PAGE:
Starter Principals For The Firefighter Oral Board Exam. (And some great links!)

Books are filled with the principals regarding how to answer Firefighter Oral Board Questions.  In fact, i’m writing a new one right now.  The thing is…You have to start with some basic principals to the Oral Board Process.  Here are the first few I like to share with candidates:

1.  Show up at least thirty minutes early.

You’ll take advantage of having plenty of time to quiet your mind and prepare your thoughts or adjust to location changes within large buildings or areas.  You’ll also take advantage of the possibility that other candidates haven’t shown up and that you’ll be prepared “early”.  This will reflect well in the eyes of the board, and you’ll start with a small but possibly key leg up in the competition.

2.  Start with a great appearance.

Appearance or how one looks comes first because it sets the tone for the rest of the oral board interview. Many candidate make the mistake of buying into the “Shirt and Tie” requirement that is found in most interview processes. Understand this: The Oral Board Interview is nothing like any other interview most candidates have been on. A portion of the field always fails to recognize that this isn?t so much an interview as an audition for the life of a firefighter. The firefighter is expected to represent his/her department and community on and off duty, and appearance sets the tone. One should strive to stand out due to their impeccable appearance and incredible preparation. One should never stand out for loud, inappropriate, disheveled attire.

Here?s what should be worn:


Hair:   Short, clean, combed.

Skin:   Clean shaven immediately prior to leaving for the interview. No tattoos showing if possible.

Suit:   Dark blue, black, or grey. Conservative. (Pinstripes may be acceptable if they?re deeply muted.) Tailored to fit.

Shirt:  Light to neutral coloring (No Loud Colors!). Not loose or baggy.

Tie:    Again, err on the conservative side. Avoid the “skinny tie”, the hawaiian prints, and the tie that you bought to scream out your stylish individuality.

Shoes:  Dark, matched to the suit, polished, avoid loud or distracting elements like

large metal tabs or two tone shoes.

Jewelry:  Wedding ring and a nice watch should be the only visible items.


Hair:  Pinned up, clean, neat.

Skin:  Clean, make up is fine but keep it professional/lightly applied.

Suit:  Skirt or pant suit in dark blue, black, or grey. Conservative. (Pinstripes may be acceptable if they?re deeply muted.) Tailored to fit.

Shirt:  Light to neutral coloring (No Loud Colors!). Not loose or baggy.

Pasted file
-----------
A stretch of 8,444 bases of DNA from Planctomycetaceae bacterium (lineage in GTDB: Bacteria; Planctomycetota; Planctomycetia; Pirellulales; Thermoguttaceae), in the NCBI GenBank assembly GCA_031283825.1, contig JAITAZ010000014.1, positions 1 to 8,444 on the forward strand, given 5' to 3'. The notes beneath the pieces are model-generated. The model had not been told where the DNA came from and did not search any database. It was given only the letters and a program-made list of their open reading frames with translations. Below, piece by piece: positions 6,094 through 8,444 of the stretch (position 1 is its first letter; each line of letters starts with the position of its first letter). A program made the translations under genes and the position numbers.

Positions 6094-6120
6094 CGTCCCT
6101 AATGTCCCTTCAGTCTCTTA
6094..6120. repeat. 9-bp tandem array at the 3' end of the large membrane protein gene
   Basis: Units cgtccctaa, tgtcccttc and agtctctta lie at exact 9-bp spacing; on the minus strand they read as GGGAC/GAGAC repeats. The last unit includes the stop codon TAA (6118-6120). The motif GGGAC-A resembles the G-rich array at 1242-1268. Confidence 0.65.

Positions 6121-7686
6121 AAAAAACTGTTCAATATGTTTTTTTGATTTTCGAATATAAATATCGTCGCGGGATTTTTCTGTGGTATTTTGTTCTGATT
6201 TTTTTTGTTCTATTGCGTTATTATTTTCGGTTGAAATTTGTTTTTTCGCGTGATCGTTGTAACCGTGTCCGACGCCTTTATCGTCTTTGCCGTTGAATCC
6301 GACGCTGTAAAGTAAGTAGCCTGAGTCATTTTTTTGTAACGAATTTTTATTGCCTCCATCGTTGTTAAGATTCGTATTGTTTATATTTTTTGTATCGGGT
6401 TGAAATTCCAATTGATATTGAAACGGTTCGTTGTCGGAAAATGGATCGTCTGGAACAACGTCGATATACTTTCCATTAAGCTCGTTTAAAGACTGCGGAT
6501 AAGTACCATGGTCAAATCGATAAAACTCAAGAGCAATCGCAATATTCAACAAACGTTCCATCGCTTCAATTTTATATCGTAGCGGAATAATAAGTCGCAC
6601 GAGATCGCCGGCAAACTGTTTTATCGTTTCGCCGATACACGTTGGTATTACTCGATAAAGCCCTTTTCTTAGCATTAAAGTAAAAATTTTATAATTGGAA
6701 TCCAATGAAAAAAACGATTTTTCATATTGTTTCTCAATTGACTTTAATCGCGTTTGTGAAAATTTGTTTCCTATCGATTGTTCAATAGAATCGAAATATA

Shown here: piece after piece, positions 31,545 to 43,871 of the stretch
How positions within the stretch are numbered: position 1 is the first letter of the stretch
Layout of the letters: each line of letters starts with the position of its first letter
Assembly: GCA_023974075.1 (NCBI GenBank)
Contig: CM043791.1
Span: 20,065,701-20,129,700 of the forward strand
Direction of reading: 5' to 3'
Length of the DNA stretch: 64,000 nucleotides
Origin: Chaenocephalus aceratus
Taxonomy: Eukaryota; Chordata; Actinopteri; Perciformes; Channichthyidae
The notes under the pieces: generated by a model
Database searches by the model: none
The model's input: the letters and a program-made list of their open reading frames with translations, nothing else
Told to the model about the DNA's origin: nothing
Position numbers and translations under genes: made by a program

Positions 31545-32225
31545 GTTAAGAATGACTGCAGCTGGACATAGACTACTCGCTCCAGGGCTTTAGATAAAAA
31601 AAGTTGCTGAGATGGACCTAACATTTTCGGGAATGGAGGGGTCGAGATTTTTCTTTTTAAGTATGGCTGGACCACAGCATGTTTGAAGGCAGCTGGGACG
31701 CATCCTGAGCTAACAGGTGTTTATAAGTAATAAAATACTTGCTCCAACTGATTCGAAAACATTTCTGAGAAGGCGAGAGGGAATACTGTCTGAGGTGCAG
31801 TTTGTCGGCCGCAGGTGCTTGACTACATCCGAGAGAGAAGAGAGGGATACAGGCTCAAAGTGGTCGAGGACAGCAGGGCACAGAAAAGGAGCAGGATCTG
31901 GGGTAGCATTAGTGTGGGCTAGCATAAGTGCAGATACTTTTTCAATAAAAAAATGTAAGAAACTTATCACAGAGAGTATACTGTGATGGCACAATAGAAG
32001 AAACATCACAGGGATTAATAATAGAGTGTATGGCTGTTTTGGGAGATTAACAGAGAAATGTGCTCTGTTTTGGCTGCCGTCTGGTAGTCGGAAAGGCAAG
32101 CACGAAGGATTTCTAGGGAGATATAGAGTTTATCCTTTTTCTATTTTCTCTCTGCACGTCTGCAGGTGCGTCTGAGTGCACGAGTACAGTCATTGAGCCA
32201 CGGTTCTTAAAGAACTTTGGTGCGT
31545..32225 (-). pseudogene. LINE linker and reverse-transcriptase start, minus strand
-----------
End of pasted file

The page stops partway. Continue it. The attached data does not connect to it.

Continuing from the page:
Shoes:  Dark, matched to the suit, polished, heel is fine as long as its not too high.

Jewelry:  Avoid large, loud, distracting elements. Wedding ring and a nice watch should be the only visible items.

3.  Follow up with a great entrance.

Introduce yourself to each member of the board with direct eye contact, a firm handshake, and  a smile.  Have enough copies of your resume for each member of the board plus one or two left over for you.  They’ll likely have copies, but you’ve thought ahead and can offer them if asked or ordered.  The other thing that this will do for you is give you something to hold on to so that you keep your hands under control while answering questions.  Stand next to the chair, and don’t sit down until told to do so.  When sitting…feet squarely on floor and sit up straight.  If you have the opportunity, you may ask if you can move the chair a bit closer to the oral board raters.

4.  Be prepared to answer four types of questions.

1. Questions about you.  (I have some great tips on how to answer the most commonly asked opener by boards:  “Tell Us About Yourself”  in this article.)

2.  Questions about the fire service career.

3.  Questions about the department/municipality/surrounding areas.

4.  Scenario based questions that deal with moral hazard, alcohol/drugs, following orders, safety, and legal issues while serving as a member of the department.

5.  Use the three C’s in your answers.

1. Care. Answer the question(s) asked.  A very common mistake is made by candidates who  answer brilliantly…to questions that weren’t asked.  Listen to the question.  Ensure you heard it correctly.  Ask to repeat it if you didn’t.  Answer THAT question.

2. Confidence.  Deliver your answers confidently, and stick to your guns once you’ve made a decision.  (Hint:  you should have thought through all of the possible questions and practiced answering them over and over so that you are sure that they reflect what you’re trying to convey.

3. Conviction. This is why you NEVER memorize speeches for oral board interviews.      You absolutely must deliver your answers in a manner that reflects your belief in what you have to say.  Anything less will come off unprepared or canned and insincere.

*These  5 things are a great start to the process, but i’ve got even more for you! Go to my blog @ and sign up.  I’ll send you a list of 44 commonly asked Firefighter Oral Board Examination Questions, so you can get  practicing.

I’m here to help.


Be Sociable, Share!
Be Sociable, Share!

Comments are closed.